Also the concept of an anchor brings W.W. to mind again, as this is a concept they try to teach you. ww is such a good organization. They try very hard to teach you life skills like this one that will help you to change the way you eat. They aren't perfect (hello processed food) but I do think they get criticized unfairly by people who are not completely familiar with their whole program, and by people who want to use the system to lose weight but not to change anything significant about their lives. Just my little mini-rant that escapes once in a while.

    Wish I lived closer so we could get together to just sit and have a cup of tea.

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  10. "Routine brings comfort." So true, Wearing Thin. Surrounding myself in my new place with familiar things and placing them in relatively the same places as before has helped, too. I used to think I had to be super tough, but I've learned over the years that being tough doesn't mean going without comfort.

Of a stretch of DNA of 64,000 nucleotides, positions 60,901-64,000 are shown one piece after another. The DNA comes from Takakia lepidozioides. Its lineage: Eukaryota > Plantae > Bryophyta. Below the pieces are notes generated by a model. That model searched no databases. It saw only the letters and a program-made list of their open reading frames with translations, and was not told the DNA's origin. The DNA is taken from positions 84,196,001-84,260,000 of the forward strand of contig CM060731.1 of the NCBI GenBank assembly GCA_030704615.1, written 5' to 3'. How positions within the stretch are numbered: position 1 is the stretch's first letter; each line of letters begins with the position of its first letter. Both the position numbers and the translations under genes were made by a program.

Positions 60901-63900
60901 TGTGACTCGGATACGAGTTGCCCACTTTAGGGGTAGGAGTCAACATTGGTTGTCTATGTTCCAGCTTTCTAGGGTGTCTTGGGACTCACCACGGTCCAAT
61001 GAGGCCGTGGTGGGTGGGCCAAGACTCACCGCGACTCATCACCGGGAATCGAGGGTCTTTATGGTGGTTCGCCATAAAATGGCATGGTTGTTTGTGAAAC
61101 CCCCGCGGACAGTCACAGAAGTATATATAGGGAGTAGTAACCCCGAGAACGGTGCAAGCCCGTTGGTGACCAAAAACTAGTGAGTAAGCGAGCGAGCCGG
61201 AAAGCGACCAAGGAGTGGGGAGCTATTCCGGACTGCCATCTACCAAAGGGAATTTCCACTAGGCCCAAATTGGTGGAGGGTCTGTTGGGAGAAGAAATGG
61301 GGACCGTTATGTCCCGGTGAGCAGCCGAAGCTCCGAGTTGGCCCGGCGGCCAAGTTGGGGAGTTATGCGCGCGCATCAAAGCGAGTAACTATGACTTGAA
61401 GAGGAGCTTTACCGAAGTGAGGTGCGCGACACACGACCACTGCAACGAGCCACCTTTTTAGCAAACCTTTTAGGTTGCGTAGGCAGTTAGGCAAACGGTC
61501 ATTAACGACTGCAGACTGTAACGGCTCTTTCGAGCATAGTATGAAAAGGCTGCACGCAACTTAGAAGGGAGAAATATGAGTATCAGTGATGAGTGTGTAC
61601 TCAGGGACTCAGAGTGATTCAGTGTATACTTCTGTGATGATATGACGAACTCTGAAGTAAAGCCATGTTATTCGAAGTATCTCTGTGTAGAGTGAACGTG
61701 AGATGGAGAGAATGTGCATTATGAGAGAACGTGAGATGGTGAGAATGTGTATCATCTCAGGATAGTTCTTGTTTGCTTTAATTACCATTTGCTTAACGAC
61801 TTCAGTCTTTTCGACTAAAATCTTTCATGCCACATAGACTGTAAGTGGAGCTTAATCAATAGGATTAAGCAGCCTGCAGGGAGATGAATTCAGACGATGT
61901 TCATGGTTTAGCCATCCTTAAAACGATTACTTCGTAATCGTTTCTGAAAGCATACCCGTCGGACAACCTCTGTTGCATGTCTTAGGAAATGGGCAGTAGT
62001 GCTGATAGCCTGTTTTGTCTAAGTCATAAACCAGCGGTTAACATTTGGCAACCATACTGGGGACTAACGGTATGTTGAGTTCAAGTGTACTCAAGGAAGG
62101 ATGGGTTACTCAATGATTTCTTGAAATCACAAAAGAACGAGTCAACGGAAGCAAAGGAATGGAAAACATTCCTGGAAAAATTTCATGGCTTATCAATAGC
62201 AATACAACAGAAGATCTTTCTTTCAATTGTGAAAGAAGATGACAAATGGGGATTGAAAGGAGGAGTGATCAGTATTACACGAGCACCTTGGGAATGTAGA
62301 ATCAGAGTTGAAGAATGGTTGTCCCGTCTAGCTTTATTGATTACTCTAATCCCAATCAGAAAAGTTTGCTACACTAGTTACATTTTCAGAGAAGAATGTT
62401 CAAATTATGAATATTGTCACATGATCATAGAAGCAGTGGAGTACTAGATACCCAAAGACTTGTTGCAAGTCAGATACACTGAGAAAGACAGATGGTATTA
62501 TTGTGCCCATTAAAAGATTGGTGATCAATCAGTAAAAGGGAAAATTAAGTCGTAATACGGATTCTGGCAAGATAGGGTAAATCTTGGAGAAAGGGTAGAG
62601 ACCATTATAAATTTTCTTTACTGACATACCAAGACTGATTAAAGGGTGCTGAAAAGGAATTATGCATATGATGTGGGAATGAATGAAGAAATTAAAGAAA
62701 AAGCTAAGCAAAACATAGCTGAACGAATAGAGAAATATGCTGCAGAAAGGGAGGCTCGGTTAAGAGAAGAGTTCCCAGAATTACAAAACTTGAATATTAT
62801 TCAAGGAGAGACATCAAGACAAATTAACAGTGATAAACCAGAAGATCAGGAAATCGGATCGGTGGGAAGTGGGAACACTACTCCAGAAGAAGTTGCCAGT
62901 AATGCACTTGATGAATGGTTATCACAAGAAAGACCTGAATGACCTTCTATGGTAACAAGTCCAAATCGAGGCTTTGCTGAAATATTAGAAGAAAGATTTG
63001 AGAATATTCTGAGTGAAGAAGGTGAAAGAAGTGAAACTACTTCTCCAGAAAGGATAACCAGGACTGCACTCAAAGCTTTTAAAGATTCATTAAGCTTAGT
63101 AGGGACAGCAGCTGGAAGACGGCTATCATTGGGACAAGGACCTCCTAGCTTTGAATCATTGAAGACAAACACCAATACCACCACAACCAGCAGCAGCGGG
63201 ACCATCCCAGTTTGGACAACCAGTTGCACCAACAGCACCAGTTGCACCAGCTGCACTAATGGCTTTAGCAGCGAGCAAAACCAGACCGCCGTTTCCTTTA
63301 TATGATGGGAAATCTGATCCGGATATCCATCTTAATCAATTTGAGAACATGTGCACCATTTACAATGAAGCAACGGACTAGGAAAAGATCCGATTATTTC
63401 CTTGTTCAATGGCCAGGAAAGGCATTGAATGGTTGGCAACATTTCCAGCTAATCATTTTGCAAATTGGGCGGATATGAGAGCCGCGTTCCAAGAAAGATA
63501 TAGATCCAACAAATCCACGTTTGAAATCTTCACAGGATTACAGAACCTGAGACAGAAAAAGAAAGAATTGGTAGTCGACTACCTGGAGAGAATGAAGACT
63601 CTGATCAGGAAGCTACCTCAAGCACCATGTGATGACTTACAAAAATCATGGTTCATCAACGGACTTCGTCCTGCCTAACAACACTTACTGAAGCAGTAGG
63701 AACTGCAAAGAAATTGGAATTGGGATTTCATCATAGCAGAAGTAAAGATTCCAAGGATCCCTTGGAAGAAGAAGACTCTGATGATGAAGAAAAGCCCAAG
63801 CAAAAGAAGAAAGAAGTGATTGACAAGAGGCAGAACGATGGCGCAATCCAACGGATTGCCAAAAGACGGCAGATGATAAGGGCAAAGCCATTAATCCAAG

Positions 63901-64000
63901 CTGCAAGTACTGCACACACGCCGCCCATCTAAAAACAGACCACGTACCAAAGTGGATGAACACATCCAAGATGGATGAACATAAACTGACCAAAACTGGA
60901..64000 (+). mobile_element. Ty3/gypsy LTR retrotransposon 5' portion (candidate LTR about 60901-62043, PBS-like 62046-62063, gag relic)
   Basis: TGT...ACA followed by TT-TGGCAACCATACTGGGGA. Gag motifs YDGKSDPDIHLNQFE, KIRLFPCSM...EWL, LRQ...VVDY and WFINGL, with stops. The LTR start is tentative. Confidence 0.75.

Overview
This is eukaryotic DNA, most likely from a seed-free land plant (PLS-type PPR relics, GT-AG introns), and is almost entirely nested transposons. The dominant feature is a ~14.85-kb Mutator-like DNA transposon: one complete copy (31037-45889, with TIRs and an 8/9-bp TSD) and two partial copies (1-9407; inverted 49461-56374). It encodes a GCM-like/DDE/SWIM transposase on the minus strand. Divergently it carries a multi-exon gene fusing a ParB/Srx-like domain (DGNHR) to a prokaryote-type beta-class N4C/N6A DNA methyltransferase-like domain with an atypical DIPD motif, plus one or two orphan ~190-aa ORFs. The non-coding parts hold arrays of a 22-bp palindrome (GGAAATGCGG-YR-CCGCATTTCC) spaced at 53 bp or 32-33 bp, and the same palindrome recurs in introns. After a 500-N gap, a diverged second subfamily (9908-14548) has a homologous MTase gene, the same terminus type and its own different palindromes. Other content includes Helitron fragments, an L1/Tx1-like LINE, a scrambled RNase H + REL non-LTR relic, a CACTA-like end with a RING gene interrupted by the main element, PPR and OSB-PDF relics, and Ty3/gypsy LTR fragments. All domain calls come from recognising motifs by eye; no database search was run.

{Debby} I wish we could have tea and a chat, too :) I also agree whole-heartedly with you about WW. However, I might take that back after they reveal the new plan! LOL

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  11. Mine are a couple of people that I talk with about EVERYTHING. And equally important is the quiet time I claim for myself every morning when I get up... it's a time to center and get in a good mindset for the day ahead. I come back to those moments throughout the day as needed... some days more than others.

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  12. Lynn - thank you for alerting us to the dangers of "disaster" thinking! That's been me all week. And I really needed to hear about "anchors" and the importance of just doing what you are suppose to do to stay healthy.

    To be honest, I don't know what my "anchor" is in weight loss/maintenance. BUT, I'm going to find one because I hate my "disaster" approach.